Humans have been exploring space and flying into space since 1961. The first woman to be launched into space was in 1963. Women have gone on to setting records for long-duration space flights and going on spacewalks. In the last half-century, more than 60 women have flown into space whereas over 500 men made their space trip during the same duration. Here are the most famous female astronauts who have aided in pushing the boundaries and limits of spaceflight.
Some Famous Female Astronauts
- Valentina Tereshkova
Valentina Tereshkova was the very first and most famous female astronaut to venture into space. Born in Bolshoye Maslennikova in the USSR in 1937, she worked in a factory in her younger days. Later, she developed a passion for skydiving. She piloted the Vostok6 spacecraft around the earth as a solo journey orbiting Earth for 48 hours. The consecutive woman to take off into space didn’t fly off for about 20 years after her. She did not fly again into space and spent the latter part of her career in training male cosmonauts.
- Svetlana Savitskaya
Svetlana Savitskaya was the second woman to fly into space. She also had the credit of being a record-breaking pilot. She was born in Moscow in 1948 and initiated an interest in skydiving as a teenager. Her father was a high-ranking officer in the military and eventually realized her passion for flying and went to support her. In her early twenties, she won the World Aerobatic Championship. She became a cosmonaut and an astronaut in 1982. She is the second woman to fly into space after Tereshkova. However, she did get a chance to fly into space for the second time making her the first woman to fly into space numerous times.
- Sally Ride
Sally Ride was the first American woman to fly into space in 1978 after completing her Ph.D. degree in physics from Stanford University. On being selected as an astronaut candidate by NASA after a whole 5 years of training, she flew on Space Shuttle Challenger in 1983. She flew on Challenger again in 1984. She served as a major inspiration to young women to pursue science and dedicated the final years of her career to this cause. She died of pancreatic cancer in 2012.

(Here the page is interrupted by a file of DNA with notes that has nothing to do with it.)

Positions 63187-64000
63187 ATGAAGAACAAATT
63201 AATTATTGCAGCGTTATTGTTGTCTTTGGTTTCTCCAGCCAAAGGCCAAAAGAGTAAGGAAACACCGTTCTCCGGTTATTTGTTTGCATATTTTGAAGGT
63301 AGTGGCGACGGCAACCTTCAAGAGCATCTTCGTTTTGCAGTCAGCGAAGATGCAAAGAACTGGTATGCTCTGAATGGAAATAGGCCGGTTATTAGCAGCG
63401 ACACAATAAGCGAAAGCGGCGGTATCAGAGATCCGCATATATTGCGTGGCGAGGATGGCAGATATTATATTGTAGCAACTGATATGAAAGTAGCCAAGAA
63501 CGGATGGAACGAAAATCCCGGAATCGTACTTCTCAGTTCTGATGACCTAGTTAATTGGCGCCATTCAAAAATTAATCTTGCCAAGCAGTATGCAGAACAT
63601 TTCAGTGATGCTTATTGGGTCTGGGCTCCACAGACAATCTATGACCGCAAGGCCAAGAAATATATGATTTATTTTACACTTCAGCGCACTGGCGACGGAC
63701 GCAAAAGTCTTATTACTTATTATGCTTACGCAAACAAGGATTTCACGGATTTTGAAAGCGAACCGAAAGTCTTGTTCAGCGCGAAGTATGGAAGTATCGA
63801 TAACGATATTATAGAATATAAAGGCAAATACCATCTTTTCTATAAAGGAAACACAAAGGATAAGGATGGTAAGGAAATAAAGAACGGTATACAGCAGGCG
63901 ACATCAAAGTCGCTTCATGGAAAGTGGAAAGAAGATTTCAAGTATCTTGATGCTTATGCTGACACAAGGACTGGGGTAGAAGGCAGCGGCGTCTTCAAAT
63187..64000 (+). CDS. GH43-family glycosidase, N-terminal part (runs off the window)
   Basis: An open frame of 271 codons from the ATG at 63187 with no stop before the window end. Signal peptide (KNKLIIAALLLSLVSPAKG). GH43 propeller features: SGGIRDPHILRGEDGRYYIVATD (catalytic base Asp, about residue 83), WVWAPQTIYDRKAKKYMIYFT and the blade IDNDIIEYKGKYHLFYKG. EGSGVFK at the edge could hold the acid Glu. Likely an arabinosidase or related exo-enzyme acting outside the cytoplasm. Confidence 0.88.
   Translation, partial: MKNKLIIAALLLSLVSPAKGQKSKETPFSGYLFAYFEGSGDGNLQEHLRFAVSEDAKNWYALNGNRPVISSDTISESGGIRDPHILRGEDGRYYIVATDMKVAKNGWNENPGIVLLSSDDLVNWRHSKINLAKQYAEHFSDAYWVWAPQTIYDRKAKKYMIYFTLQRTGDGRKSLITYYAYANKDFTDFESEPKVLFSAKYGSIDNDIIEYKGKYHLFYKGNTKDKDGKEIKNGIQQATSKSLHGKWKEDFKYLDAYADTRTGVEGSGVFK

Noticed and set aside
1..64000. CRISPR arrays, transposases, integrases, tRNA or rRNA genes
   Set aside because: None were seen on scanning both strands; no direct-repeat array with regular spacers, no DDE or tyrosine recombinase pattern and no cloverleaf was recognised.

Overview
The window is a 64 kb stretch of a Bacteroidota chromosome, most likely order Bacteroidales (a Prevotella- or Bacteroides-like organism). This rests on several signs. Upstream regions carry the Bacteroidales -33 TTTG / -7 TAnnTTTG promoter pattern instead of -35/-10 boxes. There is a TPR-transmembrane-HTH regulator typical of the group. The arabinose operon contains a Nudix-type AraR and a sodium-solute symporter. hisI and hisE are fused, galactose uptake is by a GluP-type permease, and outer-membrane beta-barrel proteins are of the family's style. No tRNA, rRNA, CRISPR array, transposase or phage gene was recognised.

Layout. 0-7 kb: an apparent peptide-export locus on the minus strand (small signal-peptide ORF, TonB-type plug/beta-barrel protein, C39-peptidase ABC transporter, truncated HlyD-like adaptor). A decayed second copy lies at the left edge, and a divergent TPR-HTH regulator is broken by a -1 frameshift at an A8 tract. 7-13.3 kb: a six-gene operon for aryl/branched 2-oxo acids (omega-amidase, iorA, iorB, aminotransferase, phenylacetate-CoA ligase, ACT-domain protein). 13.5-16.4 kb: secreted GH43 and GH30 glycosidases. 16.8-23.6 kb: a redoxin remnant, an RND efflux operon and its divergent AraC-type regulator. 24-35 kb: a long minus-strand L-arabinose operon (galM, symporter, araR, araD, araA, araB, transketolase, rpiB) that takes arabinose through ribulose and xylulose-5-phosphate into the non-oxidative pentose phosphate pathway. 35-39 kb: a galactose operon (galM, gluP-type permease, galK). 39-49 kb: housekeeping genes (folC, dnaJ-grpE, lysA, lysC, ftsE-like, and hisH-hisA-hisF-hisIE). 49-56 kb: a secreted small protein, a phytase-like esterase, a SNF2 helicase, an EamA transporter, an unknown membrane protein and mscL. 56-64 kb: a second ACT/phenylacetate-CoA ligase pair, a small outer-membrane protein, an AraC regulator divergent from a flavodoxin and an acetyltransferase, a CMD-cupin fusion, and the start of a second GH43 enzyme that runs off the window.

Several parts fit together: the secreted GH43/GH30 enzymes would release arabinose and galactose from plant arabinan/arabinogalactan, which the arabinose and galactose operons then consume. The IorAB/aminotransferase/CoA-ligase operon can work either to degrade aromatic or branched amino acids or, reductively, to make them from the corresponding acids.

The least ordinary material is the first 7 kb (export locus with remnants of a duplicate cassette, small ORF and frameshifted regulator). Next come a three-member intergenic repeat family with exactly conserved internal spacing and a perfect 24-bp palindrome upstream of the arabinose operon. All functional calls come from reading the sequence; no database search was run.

- Christa McAuliffe
Christa McAuliffe was a social studies teacher at the New Hampshire High School. She tragically died in the Space Shuttle disaster in 1986. Even though she did not set her foot on space, her legacy still lives today. On reaching the orbit, the plan was to have McAuliffe teach lessons to school students around the country. She along with 6 astronauts died when the Space Shuttle Challenger exploded a few moments after leaving the launchpad.
- Mae Jemison
Born in Decatur, Alabama in 1956, she was the first African-American woman in space. She earned an engineering degree at Stanford University. She went on to Cornell University, graduating in medicine in 1981. She interned in L.A. County Medical Center before joining the Peace Corps to work as a doctor. NASA selected her as an astronaut in 1987. She flew into space only once. She flew on Space Shuttle Endeavour in 1992.
- Eileen Collins
Collins was born in 1956 and earned four degrees in her education from four different universities. She holds diplomas in science, economics, math, and management. Collins spent her time becoming a U.S. Air Force pilot and also instructed other pilots. In 1990, she was selected by NASA as an astronaut candidate. On STS-63, in 1995, she became the first woman to pilot and fly on the space shuttle and also carried out a docking with Russia’s Mir Space Station. She flew a total of four different shuttle missions before retiring from NASA in 2006.
- Kalpana Chawla
She was the first astronaut of Indian origin. She was born in Karnal, India in 1962. Her father supported her flying ambitions by taking her to local flying clubs when she was young. Eventually, she moved to the US to pursue higher degrees in engineering. She earned two master’s degrees and a Ph.D. degree in aerospace from the University of Colorado. She later went on to become a NASA researcher. She flew into space twice on Space Shuttle Columbia. During her second flight, Columbia exploded as it returned to Earth; she along with 6 astronauts died on February 1, 2003.
These are some of the most famous female astronauts to pioneer spacecraft. They will always be remembered for their remarkable contributions.
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